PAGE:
Preparing for Cabling

The first step in the tree cabling process is figuring out what sort of system needs to be used and where cables should get placed. An arborist will come out and inspect your tree to see what the issues are and where they’re located. They’ll decide on whether to use a static or dynamic cabling system and which particular cable and materials they’ll need for the job.

Once they’ve decided which systems to use, your arborist will climb up in your tree and start looking for the best spots to place cable. They’ll need a position at least 2/3 of the way from the weak point to the end of the branches. They’ll also have to find points of wood that are sturdy enough to support the weight of the tree and the tension of the cable.

Placing the Cable

After your arborist figures out where the cables will go, they’ll be ready to start the process of actually placing them. They’ll begin by drilling a hole through your tree in the two spots that will support either end of your cable. The holes will be slightly bigger than the cable itself to allow it to pass through.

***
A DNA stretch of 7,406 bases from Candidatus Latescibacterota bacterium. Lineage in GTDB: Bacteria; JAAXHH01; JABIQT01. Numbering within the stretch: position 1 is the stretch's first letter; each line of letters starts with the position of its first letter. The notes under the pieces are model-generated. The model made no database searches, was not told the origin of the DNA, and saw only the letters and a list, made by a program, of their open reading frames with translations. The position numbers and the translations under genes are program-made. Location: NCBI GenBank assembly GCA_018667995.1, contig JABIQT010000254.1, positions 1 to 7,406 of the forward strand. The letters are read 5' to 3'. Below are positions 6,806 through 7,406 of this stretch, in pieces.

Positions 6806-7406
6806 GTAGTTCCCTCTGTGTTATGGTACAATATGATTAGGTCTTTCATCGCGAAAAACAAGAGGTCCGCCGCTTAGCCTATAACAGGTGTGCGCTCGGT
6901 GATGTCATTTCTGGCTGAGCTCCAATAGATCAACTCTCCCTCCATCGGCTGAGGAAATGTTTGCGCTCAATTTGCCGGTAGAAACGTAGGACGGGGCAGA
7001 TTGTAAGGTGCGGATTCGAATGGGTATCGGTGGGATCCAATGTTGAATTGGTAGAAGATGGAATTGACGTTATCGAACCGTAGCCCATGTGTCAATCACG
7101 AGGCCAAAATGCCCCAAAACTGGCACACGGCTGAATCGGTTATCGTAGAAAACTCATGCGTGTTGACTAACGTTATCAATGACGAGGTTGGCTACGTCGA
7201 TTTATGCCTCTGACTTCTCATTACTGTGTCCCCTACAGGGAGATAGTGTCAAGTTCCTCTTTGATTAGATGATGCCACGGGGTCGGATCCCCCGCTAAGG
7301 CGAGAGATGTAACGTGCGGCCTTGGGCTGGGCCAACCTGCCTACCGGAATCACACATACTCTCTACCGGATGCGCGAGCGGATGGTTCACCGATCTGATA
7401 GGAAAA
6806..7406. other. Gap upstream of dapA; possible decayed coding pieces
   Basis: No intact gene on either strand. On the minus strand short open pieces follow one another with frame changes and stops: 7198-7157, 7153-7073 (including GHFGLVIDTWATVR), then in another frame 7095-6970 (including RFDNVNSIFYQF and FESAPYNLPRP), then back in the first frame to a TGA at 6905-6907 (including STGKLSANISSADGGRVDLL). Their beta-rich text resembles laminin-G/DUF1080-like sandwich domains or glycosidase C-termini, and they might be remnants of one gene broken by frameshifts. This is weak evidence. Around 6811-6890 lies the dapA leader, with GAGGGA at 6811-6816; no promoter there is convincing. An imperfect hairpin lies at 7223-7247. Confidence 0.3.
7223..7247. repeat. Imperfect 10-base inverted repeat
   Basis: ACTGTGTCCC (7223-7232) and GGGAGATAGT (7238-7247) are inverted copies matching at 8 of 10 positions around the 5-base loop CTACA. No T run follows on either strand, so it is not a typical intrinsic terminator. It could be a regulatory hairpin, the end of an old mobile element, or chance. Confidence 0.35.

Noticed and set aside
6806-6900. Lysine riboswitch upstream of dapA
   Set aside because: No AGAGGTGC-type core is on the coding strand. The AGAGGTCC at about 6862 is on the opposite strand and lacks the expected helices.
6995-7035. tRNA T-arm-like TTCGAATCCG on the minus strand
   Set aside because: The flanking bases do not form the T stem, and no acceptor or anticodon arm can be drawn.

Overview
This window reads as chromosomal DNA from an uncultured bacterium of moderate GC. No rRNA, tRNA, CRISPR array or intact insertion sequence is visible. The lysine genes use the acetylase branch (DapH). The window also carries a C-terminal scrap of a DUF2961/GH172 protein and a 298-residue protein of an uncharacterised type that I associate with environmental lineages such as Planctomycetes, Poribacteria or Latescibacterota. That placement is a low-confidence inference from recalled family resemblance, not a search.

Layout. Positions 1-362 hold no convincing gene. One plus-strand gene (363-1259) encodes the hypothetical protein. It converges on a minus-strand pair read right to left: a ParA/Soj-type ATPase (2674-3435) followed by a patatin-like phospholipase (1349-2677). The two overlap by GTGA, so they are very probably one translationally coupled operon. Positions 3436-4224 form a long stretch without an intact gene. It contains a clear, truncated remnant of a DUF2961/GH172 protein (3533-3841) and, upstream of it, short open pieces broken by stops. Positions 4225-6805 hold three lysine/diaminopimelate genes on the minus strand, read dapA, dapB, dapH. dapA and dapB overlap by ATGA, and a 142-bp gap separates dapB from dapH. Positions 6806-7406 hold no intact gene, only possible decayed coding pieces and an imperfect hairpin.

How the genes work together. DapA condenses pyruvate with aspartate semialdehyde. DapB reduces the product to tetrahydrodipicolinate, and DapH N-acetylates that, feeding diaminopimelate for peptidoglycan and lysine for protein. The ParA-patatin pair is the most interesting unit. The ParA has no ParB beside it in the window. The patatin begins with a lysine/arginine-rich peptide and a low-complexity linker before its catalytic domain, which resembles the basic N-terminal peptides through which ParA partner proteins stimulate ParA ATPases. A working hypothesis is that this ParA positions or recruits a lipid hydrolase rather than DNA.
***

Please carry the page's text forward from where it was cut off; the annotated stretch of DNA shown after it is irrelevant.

Next, the arborist will cut the cable to length, slightly longer than the span between your two support points. They will have aligned these holes so they’re parallel with the weak spot on your tree in order to provide the most support. They’ll thread the cable through the hole and prepare to tension the limbs properly. 

Setting the Tension

Once the cable is in place, your arborist will set up a system called a “come along” on the two branches you’re bracing. A come along is a system of pulleys that will tug the two branches closer together. This will allow your arborist to set the appropriate tension on your cable before releasing the branches back into their original position.

Your arborist will pull the two branches together with the come along and then place a wire stop that will hold one end of the cable in place. Then they’ll temporarily place the second wire stop and release the come along to check the tension. They’ll adjust it as needed so that it’s just taught – not tight enough to damage the limbs, but tight enough to provide support.

Finishing the Job